In 1942, when he was 13, George’s father, also called George, was ‘employed’ helping to rescue downed airmen from the North Sea. He was the one slung into the ogin with a rope around his waist to grab them so that they could be pulled aboard. Fascinating! Dangerous!

George junior, who recently moved up from Churnside, was using a Diamond X-510 vertical collinear with 100 Watts so it was 59 both ways. It’s surprising who you meet on amateur radio and what we sometimes have in common, often discovered after some random comment. Hope I got the story straight?

After another 5 minutes of fruitless CQ’s I self spotted a second time, adding the note, ‘One more QSO pse.’ Still nothing until finally GM8PKL came back to a CQ on S20. I made sure we got the reports over on S20 for this vital forth contact as I’ve lost people in QSY’s in the past. After migrating to .400 Brian gave his QTH as South Edinburgh at 160m ASL in IO85JV. We had a long chat interspersed by appeals from me for further contacts and also my rig periodically cutting out.

Brian suggested that lunch time can create a good chance of catching mobiles and this proved to be the case later on. He tried hard to spot Schiehallion from his shack window, eventually deciding there were local hills in the way. Nothing else was forthcoming to add to the log until 11:30z, some 22 minutes after Brian & I started.

GM0VEK was next in. Armed with a list of VHF stations worked from CS5 last September, I was able to greet him with his name and QTH. Namely Peter in Kirkintilloch 59/ 55.

I was expecting to hear avid SOTA chaser Steve MM0XPZ in Greenock at some point and at 11:35z I wasn’t disappointed. The exchange was 59/ 54 whence Steve told me he was doing lots of exercise to make himself fitter with a view to some activating. Good to hear!

70.450 FM – Nil:
Later on, Steve suggested a QSY to 4m-FM so digging the IC-E90 out of the rucksack, I got up to the highest point and called him. I had serious doubts about whether I could match 25W and a mast-mounted half wave on 2m to 3W and a set-top extended 2m rubber duck on 70.450 MHz. Yes, 4m should go a bit further but this wasn’t remotely a fair fight. In the event, I registered Steve at 55 on the handie’s meter but never managed to get back to him no matter how loud I shouted. Sorry Steve but nice try and thanks. I would have loved a QSO on 4m but nobody else came back either. That didn’t surprise me. At times 2m had been like pulling teeth, never mind 4.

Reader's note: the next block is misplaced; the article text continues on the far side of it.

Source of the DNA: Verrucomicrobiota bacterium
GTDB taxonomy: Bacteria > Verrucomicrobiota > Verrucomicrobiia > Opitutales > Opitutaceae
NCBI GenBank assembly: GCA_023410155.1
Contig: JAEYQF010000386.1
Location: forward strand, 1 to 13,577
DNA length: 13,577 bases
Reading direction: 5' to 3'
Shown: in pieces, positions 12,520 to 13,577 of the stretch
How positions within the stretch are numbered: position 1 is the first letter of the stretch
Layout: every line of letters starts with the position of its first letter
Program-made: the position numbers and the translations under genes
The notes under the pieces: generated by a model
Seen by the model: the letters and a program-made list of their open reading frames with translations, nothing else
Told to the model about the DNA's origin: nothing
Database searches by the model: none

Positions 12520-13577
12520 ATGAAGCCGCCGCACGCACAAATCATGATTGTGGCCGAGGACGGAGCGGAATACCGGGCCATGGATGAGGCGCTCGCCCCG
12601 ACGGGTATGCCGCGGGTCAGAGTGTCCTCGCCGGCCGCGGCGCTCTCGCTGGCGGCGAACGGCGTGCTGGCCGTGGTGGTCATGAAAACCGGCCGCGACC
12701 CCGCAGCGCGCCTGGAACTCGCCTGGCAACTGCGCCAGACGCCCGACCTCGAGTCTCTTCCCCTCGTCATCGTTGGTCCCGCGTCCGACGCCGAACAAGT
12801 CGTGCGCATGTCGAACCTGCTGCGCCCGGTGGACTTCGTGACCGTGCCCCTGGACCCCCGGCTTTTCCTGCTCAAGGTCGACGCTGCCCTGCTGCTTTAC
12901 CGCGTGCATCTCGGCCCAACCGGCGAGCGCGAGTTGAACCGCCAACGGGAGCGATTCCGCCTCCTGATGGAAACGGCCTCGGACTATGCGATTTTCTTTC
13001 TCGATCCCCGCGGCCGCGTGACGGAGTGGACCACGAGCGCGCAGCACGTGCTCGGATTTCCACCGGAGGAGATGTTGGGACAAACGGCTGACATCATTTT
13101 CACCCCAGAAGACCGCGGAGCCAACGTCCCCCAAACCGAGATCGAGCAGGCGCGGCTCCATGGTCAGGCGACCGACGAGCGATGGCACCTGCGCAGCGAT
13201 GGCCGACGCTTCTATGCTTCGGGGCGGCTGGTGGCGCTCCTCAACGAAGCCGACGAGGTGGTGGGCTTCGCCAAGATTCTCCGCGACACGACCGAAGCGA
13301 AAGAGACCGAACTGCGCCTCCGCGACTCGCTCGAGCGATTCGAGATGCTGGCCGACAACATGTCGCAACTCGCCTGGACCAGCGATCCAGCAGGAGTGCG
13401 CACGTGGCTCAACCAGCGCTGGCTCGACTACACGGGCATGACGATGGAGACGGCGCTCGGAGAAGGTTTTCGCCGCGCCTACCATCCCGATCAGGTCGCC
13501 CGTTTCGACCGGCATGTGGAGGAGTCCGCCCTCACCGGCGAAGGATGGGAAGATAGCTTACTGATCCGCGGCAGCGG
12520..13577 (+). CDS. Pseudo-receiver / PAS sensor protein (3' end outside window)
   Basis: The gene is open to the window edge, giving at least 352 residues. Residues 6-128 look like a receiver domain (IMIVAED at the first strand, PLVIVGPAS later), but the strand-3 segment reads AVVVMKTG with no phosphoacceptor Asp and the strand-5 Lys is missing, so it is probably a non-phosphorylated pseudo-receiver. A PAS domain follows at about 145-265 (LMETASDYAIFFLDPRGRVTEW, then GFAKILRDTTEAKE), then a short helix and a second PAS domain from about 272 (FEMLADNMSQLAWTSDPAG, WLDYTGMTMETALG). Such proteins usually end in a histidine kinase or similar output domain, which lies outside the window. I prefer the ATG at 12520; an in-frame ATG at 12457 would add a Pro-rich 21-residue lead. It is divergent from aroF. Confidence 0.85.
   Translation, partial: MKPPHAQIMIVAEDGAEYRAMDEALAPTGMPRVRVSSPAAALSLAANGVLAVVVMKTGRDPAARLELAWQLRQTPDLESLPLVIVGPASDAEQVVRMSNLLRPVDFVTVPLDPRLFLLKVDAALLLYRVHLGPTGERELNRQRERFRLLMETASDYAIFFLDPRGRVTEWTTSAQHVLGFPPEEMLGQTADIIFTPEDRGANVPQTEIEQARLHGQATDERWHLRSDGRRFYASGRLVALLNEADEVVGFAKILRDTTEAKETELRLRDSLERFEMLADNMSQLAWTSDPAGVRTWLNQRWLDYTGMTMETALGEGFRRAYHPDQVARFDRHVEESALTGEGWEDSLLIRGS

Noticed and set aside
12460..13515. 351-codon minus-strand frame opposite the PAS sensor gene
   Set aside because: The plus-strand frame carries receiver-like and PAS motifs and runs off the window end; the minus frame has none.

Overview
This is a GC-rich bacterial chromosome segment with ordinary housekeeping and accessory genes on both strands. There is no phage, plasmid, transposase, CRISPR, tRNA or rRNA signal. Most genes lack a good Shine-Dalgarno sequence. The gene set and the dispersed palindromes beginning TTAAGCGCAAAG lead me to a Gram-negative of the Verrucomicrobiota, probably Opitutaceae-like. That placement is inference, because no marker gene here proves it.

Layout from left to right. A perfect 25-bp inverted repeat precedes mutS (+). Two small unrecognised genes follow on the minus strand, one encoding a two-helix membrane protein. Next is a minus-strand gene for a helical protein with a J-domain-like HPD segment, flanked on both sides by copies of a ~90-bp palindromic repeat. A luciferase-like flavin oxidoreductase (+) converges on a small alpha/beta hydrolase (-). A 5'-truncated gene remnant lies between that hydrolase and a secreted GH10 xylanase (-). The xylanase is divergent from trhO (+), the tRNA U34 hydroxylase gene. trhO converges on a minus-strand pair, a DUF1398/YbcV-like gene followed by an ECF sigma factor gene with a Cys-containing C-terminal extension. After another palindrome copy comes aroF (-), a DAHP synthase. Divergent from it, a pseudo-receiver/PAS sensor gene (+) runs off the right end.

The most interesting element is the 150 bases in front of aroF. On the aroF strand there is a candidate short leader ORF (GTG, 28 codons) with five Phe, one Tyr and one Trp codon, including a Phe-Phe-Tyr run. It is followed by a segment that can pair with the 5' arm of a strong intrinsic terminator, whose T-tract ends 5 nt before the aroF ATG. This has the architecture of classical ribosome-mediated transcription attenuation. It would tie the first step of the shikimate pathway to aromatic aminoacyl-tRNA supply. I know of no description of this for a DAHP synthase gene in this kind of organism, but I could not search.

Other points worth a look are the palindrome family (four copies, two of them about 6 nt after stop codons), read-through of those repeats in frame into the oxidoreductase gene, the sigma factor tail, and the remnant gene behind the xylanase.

At 12:07z a CQ on S20 was answered by MM0SAX/M George South of Perth. After moving to .400 we had a brief chat. George lives in Glasgow. Now a break for lunch; I needed to warm up. A walk around followed by some food helped but I didn’t eat the apple pie left in my rucksack from Great Shunner Fell back in March!

The final QSO of the day was provided by MM3XIA when I answered his CQ on S20. We QSY’d one down to 145.475MHz. Ian’s QTH is Biggar and he was using a Diamond X-510, the second one I’d worked today. The exchange was 57/ 43 and we ascertained between us this QSO was my ‘DX’ of the day. Something like 100 miles; Biggar being way south of the conurbation.

Well, that was it. The summit was no longer deserted and my self-imposed time limit was fast approaching. While packing up I had a brief conversation with a young man who was curious about what I was up to but when I tried to explain I think his eyes glazed over somewhat. This in contrast to the two girls who I spoke to just after arriving. They asked further questions to try to understand. Our hobby must look rather odd to mere mortals but many, in fact most, engage pretty well. Like Radio Amateurs, hill walkers are a friendly breed wherever you go.

Like me, the low-cloud was showing promising signs of wanting to be on its way. This was now the brightest it had been all day and it was a shame to leave. This seems to happen to me too often but at least by now the drizzle had stopped. Fully deployed on the way up to fend of two short but heavy rain showers, the brolly now doubled as a steady; a much needed accessory in the one mile rock field. Just before reaching the car park a backward glance revealed a mountain now completely clear of cloud. Just my luck.

Pleasant views on the descent made for better photography but my MP3 player abruptly cut out. DAB and the BBC World Service made a fine substitute and I learnt much about the World today. Sadly, not all good.

The car park was regained by 15:20. A quick de-boot and I was at the hotel half an hour later. Another good day.

Ascent 765m (2,510ft) / Distance 2 x 5km (6.3 miles)
Start point at 330m ASL

Drive from/ to Loch Tummel Hotel: 13min (6 miles)
Walk started: 09:26
GM/CS-005: 11:07 to 13:45
Returned to Car: 15:20

Walking Times:
Ascent: 1hr-41min
Summit time: 2hrs-38min
Descent: 1hr-35min
Time Car to Car: 5hrs-54min

8 on 2m-FM
0 on 4m-FM
SOTA Points: 8

The decision was made for a VHF only activation based on the height of the mountain and the less than reliable weather. The 25 Watt rig and two-cavity Pye filter isn’t a light combination but it’s lighter than lugging the HF QRO kit, used on the lower summit two days prior. HF with a long dipole would be tricky to do on this summit per se but it could be deployed slightly to the east in the AZ. HF doesn’t need to be right at the top anyway but it’s better if VHF is.

Considering that this mountain overlooks highly populated areas to the south, the band appeared dead at times but the QSO’s I did have were all friendly and interesting. I think some of the problem was the day. Today was Monday but I got 12 QSO’s with an identical setup from CS5 last September and that was a weekday too; a Thursday.